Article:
Brownell did this by indicting Greenspun on the ground that
he incited attacks on McCarthy's life. But it's significant that he
did not cite the perversion charge as grounds for criminal libel
though he could have done so. Nor did he delete this part of
the Greenspun column. He made it all a matter of court record.
NOTE-Greenspun came into the U.S.-District Court in Nevada
the other day to face charges, but neither the U.S. attorney nor the
U.S. marshal nor the judge seemed much interested. They finally told
him to come back next fall when a new judge would be appointed,
Judge Roger Foley said he wasn't going to try the case himself (he's
a friend of Greenspun's). They didn't even ask the publisher to post

The Daily welcoies communications from its readers on matters of
general interest, and will publish all letters which are signed by the writer
and in good taste. Letters exceeding 300 words in length, defamatory or
libelous letters, and letters which for any reason are not in good taste will
be condensed, edited or withheld from publication at the discretion of the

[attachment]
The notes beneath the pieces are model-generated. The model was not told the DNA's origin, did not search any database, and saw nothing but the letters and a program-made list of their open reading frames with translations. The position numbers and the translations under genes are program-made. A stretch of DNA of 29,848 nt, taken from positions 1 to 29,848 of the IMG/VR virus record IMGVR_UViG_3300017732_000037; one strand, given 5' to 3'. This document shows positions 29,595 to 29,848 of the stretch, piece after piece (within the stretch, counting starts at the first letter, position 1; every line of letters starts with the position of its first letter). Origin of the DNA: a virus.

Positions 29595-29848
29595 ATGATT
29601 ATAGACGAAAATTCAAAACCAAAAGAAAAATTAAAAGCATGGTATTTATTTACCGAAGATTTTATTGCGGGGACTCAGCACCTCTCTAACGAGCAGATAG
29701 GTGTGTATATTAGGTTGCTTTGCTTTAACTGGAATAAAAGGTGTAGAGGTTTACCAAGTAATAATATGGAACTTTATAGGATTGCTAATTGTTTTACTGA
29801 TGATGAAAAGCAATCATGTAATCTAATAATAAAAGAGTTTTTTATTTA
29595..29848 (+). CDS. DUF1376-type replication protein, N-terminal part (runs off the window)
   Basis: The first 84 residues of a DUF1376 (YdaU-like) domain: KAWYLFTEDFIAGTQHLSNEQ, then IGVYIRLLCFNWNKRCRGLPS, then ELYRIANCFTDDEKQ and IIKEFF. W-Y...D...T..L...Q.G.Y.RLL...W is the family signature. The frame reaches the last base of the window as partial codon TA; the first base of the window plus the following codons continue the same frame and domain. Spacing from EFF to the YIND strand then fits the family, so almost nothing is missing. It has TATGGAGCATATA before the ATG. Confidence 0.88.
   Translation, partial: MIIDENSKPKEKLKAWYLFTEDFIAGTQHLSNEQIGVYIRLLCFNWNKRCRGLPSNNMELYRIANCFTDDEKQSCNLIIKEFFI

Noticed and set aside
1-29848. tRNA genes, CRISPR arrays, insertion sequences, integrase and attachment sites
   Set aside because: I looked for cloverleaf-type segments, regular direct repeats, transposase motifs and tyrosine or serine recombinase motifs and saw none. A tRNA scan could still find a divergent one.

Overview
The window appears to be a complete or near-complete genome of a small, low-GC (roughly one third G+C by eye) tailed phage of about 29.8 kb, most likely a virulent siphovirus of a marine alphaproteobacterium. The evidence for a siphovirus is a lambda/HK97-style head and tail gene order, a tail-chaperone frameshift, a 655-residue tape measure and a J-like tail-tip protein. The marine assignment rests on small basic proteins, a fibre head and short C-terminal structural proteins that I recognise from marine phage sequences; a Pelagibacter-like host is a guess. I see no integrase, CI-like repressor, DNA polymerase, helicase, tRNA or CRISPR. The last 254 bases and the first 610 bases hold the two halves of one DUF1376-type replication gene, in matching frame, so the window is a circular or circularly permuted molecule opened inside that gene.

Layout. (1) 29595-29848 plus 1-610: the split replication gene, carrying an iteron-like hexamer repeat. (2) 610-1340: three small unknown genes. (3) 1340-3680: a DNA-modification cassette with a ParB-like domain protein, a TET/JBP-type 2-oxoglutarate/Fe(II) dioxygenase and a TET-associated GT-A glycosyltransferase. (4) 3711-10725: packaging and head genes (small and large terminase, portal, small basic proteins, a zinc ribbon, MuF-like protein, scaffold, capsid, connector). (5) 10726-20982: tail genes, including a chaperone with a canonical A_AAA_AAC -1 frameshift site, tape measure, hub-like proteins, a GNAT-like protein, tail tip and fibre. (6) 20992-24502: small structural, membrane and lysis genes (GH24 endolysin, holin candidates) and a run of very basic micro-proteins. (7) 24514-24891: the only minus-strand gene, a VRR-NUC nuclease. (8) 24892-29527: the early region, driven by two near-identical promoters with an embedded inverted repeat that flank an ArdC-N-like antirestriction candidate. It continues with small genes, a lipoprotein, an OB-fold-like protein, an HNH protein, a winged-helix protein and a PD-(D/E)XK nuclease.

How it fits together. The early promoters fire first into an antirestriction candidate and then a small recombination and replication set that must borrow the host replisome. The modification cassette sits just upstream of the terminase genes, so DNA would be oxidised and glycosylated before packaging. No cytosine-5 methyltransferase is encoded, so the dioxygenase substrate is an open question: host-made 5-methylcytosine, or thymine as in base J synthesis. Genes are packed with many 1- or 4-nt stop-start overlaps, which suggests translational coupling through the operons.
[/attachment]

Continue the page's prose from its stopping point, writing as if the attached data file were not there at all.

(Continued from Page 1)
The room will be posted on the League
bulletin board. Refreshments will be
N.A.A.C.P. Forum presents Professor
Rosenberg and Mr. Greenblatt dis-
cussing "The Sociological and Psy-
chological Aspects of Discrimination"
at the Michigan Union tonight at 7:30
The Literary College Conference Steer-
ing Committee will hold a meeting to-
day at 4 p.m. in Dean Robertson's of-
Scabbard and Blade. Meeting- today,
1930 hours, 112 North Hall.
La p'tite causette will meet this
afternoon from 3:30 to 5 p.m. in,
the Michigan Union Cafeteria. You'd
be amazed at how quickly your French
will improve by attending this inform-
al group. Everyone welcome!
The Baha'i Student Group will meet
tonight at 1400 Granger at 8 to dis-
cuss specific questions raised by group
members in previous meetings. Every-
one is welcome.
U. of M. Chapter of American So-
ciety for Public Administration. You are
invited to attend a tea in honor of